Still born

My goodness, it’s been a while. Let’s catch up a bit.

Right now, I’m sitting on my bed while my family hangs out/be crazy/clean up after dinner. I’m supposed to be working on a 20-page term paper on governance and fair trade coffee, because I am a grad student now out of Athabasca University (yaaay!). I was so cripplingly bored and antsy after we moved across the country that I dove in about two years ago. It’s great, but I also have to do the self-discipline thing and actually find the bits of motivation needed, like some buried chocolate in a crappy chocolate chip muffin that is mostly just dry cake, to get things done. Why is this challenging? Well, because I have two bambinos now.

They are everything, but it’s also important for me to not just identify as a mommy. I’m not a mom, I’m their mom, uniquely for them. I’m also a bunch of other things. Another thing I am today is reflective on what Henry means to me after I gave birth to two living children, now 3.5 years old, and 8 months old.

I find myself feeling guilty whenever I lose patience with my toddler, because I should be savouring every second. Also, I do a lot of self-admonishion for feeling that guilt, because momming is fucking hard and challenging, and when there are two of them? At the same time? Fuuuuuuuuuuck, man. Sometimes, my face doesn’t even look like me. My eyes are glaze-y, my nose looks chunkier, I have this big ‘ol mom belly that’s kinda dangly and wiggly, but, I’m strong as fuck. Which is why I was prepared for what life threw at me today.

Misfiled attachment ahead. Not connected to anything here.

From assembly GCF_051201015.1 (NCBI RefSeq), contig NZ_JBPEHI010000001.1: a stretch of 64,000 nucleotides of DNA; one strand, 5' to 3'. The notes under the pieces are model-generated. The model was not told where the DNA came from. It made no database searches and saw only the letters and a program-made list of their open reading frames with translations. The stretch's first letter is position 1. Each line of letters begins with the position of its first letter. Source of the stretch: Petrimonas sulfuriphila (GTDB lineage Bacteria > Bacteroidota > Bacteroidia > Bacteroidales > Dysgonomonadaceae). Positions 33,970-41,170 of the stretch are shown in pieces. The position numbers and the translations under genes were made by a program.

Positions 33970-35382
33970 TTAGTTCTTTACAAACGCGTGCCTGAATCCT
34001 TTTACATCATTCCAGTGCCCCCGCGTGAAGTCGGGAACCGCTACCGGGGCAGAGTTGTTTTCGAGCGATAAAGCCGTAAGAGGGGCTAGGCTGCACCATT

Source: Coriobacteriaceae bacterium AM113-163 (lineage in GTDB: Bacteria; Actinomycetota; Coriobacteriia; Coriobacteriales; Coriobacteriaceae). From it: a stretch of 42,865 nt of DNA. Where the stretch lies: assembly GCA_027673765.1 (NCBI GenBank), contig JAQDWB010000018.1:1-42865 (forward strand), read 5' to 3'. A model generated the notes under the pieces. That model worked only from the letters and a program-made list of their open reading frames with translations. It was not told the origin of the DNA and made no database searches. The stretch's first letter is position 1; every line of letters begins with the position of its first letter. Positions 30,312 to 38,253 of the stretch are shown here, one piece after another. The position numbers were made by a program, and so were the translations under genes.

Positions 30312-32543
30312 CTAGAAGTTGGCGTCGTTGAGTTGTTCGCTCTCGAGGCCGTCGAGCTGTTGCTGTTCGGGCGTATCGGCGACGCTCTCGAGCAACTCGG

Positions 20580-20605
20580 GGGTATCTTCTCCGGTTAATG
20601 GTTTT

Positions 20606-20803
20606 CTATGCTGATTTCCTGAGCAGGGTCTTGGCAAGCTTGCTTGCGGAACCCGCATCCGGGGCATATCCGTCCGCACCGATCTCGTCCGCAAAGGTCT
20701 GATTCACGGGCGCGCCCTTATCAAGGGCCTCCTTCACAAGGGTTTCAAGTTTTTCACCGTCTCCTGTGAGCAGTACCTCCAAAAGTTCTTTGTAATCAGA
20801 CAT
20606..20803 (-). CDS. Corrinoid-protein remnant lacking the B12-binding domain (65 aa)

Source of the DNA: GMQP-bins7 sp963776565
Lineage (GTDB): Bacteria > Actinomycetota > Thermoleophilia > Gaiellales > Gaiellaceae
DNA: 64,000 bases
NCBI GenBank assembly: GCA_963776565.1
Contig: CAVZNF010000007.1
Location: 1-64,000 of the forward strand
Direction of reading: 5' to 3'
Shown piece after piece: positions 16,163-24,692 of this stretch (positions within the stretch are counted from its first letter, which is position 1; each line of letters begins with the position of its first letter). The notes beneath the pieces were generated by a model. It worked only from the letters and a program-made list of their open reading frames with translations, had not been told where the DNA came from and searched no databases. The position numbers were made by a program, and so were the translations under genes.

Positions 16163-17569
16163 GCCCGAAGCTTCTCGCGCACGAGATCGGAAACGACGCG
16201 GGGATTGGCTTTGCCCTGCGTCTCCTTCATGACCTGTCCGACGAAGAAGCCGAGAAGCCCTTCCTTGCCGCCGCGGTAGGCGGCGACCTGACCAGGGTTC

This morning, a beloved friend was asking me for advice of the worst kind. What should she do for her friend who delivered a still born baby last night? A lot of my answer can be found in this very blog, but basically, there’s nothing you can do. Our friend (or not friend? Or, really doesn’t matter how you relate because too bad) time will chip away at the raw, blistering pain at a life event that just cannot make sense. One thing hit me hard and stayed with me throughout the day — that she couldn’t believe she had to leave the hospital without her baby.

She could not leave the hospital with her baby.

Let that sink in.

I had to do that, too. If you’ve never done that, then you have not walked through the dark valley of hell that is walled with flames, spikes, crying, silent babies, and the oncoming onslaught of offensive images that is other people leaving the hospital with their babies. This woman, who my friend knows, is going through this right now.

The worst thing that can happen to a parent is going on so close to me, and it all comes flooding back, as if I’m also just leaving the hospital, in a fog, just trying to cope. My body compensated by developing a years-long facial tic that makes me feel like I can’t blink hard enough, almost like my body wants to shield my eyes from the pain my waking self is living.